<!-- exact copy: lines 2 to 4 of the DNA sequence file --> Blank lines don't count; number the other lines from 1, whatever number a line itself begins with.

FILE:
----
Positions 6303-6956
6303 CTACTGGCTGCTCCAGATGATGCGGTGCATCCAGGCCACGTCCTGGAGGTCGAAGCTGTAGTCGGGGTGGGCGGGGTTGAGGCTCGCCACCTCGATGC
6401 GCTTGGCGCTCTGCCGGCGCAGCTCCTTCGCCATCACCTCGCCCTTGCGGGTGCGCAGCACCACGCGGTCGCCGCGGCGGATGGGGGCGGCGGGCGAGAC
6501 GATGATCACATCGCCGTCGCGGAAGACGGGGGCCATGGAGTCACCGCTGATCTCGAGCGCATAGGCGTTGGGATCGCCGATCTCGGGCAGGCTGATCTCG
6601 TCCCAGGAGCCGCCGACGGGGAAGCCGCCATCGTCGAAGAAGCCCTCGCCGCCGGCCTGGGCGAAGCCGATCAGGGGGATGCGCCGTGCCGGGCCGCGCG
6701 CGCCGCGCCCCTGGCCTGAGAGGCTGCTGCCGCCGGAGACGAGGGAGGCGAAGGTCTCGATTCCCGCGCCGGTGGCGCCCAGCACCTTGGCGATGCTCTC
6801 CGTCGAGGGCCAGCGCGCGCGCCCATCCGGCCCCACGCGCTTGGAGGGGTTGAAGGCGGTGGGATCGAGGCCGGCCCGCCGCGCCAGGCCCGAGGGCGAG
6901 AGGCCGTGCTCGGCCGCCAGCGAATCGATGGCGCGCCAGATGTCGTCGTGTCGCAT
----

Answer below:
6303 CTACTGGCTGCTCCAGATGATGCGGTGCATCCAGGCCACGTCCTGGAGGTCGAAGCTGTAGTCGGGGTGGGCGGGGTTGAGGCTCGCCACCTCGATGC
6401 GCTTGGCGCTCTGCCGGCGCAGCTCCTTCGCCATCACCTCGCCCTTGCGGGTGCGCAGCACCACGCGGTCGCCGCGGCGGATGGGGGCGGCGGGCGAGAC
6501 GATGATCACATCGCCGTCGCGGAAGACGGGGGCCATGGAGTCACCGCTGATCTCGAGCGCATAGGCGTTGGGATCGCCGATCTCGGGCAGGCTGATCTCG